Pixel me this
Crowdfunding has been fantastic for the point-and-click adventure genre. Thanks to Kickstarter, we have Double Fine Productions’ Broken Age, Killmonday Games’ Fran Bow, and now Thimbleweed Park – also the closest thing to a LucasArts graphics adventure circa 1987. Designed by Maniac Mansion creators Ron Gilbert and Gary Winnick, the game looks and plays like a SCUMM title, bringing back the old-school verb interface, zany dialogs, inventory-based puzzles, and charming, pi elated graphics of yesteryears.
With that said, the nostalgialaden visuals are given a modern twist in that more colors were being used than what was possible back in the pre-VGA era. The game also employs the now-standard technique of paralla scrolling, subtle lighting e ects, and other small visual touches. In typical whodunit fashion, Thimbleweed Park starts out with a dead body pi elating’ in the river of a small, forgotten town. Two detectives – Agent Ray and Junior Agent Reyes – arrive at the scene of the crime to search for clues behind the murder, each with seemingly di erent motives.
Day of the dead-a-reno
Players are given a choice of Casual and ard mode, though we’d recommend that seasoned adventurers go with the latter option as the puzzles are made more entertaining (read comple ). Speaking of puzzles, the detective duo will be joined by three additional characters: Ransome the *Beeping* Clown, aspiring game developer Delores, and a dead guy named Franklin as you progress through the chapters. As you can switch between characters at will, e pect to nd puzzles that revolve around more than one character in di erent locations. Thankfully, the clues are well placed and the solutions are more a matter of observation and timing. It also helps that each character has a to-do list for your immediate reference. owever, the open nature of Thimbleweed Park and red herring items also made for some unneeded confusion when attempting to solve multiple puzzles.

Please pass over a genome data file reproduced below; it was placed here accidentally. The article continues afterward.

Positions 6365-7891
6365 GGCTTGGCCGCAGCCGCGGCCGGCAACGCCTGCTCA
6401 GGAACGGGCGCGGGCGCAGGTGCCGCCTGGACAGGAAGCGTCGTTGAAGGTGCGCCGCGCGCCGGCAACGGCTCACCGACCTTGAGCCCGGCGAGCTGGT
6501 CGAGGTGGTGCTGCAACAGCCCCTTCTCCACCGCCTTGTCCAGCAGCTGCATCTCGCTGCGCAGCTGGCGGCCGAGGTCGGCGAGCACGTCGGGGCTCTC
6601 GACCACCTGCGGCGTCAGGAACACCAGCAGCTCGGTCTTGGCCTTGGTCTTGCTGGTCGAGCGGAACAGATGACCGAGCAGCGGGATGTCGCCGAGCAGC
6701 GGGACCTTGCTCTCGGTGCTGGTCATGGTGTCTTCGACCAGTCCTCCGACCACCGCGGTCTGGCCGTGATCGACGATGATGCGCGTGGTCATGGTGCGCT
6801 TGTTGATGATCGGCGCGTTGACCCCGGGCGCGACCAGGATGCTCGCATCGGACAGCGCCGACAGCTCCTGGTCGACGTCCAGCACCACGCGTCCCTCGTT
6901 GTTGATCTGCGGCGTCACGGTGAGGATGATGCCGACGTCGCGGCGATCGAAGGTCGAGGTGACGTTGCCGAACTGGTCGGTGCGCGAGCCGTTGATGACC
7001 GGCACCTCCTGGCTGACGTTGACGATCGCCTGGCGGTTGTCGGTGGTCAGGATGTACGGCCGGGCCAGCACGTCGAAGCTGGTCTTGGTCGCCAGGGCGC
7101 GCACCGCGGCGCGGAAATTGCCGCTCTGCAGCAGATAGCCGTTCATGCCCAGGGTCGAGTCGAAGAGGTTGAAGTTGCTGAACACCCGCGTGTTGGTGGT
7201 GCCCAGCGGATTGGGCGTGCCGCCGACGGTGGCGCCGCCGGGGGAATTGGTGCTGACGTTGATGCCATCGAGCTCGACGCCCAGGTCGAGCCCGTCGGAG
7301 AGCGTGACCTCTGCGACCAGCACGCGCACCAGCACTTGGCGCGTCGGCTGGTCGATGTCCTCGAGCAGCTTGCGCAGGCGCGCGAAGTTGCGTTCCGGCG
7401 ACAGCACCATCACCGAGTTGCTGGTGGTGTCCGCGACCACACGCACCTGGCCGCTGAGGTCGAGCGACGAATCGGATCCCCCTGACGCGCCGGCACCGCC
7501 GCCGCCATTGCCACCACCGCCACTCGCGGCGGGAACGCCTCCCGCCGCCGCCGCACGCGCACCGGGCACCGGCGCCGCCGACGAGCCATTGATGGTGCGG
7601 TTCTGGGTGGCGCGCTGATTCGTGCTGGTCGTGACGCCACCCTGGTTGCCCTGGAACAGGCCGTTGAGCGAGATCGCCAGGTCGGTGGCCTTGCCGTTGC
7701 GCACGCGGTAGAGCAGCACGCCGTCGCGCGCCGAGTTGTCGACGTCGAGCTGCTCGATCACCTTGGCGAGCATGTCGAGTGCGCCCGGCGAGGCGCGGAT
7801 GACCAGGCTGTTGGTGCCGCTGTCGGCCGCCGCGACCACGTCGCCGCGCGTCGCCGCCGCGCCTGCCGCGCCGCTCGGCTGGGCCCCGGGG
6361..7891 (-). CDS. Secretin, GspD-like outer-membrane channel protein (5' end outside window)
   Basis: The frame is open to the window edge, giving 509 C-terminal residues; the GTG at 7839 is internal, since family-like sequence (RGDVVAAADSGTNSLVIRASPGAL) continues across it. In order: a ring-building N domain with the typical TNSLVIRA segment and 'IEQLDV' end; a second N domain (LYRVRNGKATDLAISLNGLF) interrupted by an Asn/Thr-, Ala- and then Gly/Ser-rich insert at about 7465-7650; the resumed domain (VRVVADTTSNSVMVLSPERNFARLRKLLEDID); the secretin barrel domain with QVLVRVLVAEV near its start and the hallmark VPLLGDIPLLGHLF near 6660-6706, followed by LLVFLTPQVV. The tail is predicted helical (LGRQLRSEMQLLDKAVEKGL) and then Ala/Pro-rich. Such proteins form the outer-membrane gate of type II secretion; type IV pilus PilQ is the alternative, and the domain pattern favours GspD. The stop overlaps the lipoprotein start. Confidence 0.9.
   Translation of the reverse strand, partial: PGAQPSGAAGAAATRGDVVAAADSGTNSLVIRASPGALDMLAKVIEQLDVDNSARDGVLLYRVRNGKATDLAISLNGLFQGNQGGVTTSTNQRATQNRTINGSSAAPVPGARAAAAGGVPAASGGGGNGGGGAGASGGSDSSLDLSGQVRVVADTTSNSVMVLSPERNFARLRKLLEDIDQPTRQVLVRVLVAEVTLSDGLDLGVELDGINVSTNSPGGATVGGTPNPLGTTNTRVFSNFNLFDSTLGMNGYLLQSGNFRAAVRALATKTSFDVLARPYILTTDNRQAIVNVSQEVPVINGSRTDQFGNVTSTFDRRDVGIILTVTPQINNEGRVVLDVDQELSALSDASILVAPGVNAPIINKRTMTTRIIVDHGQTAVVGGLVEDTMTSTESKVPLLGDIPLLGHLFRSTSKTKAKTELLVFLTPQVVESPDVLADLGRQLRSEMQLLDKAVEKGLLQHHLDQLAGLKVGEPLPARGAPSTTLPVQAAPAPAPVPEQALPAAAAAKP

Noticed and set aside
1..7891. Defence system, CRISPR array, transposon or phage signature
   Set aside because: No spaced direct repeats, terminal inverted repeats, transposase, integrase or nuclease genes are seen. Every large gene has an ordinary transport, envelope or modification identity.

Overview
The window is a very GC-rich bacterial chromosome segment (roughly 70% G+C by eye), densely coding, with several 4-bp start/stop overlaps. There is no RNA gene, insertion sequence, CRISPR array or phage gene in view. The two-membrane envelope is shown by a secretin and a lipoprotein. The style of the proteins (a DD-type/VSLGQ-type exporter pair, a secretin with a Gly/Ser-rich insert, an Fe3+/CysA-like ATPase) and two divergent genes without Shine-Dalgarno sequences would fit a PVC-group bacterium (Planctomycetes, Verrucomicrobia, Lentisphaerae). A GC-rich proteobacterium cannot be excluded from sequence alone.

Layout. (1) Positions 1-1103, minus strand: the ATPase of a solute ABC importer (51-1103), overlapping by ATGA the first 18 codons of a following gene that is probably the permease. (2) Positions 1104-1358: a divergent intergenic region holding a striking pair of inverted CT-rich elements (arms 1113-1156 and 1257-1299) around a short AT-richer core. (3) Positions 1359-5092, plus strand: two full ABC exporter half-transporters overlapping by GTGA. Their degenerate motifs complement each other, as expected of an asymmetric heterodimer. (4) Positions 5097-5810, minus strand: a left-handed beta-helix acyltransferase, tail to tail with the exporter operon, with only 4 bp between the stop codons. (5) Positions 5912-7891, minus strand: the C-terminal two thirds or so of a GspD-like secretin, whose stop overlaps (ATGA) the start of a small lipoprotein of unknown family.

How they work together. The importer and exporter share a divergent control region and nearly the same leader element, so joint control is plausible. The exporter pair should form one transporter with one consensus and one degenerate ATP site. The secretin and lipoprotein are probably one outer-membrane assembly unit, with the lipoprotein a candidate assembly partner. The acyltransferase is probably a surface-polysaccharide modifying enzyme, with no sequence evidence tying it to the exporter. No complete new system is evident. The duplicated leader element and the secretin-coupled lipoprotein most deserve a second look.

Conversations are fully voiced, which meant that every retort, callback, and fourth-wallbreaking e change is presented in spoken form. The Kickstarter
CONCLUSION A self-referential adventure that subverts your expectations.
backers also played their part in enriching the game’s world by populating the telephone book with answering machine messages and the library with amusing book e cerpts. The only issue we had with Thimbleweed Park was the strange disconnect between the protagonists. Sure, their paths cross one another, but it usually felt like they were solving puzzles for the sake of doing it.
Franklin the ghost gets a unique set of verbs, leading to some clever puzzle moments.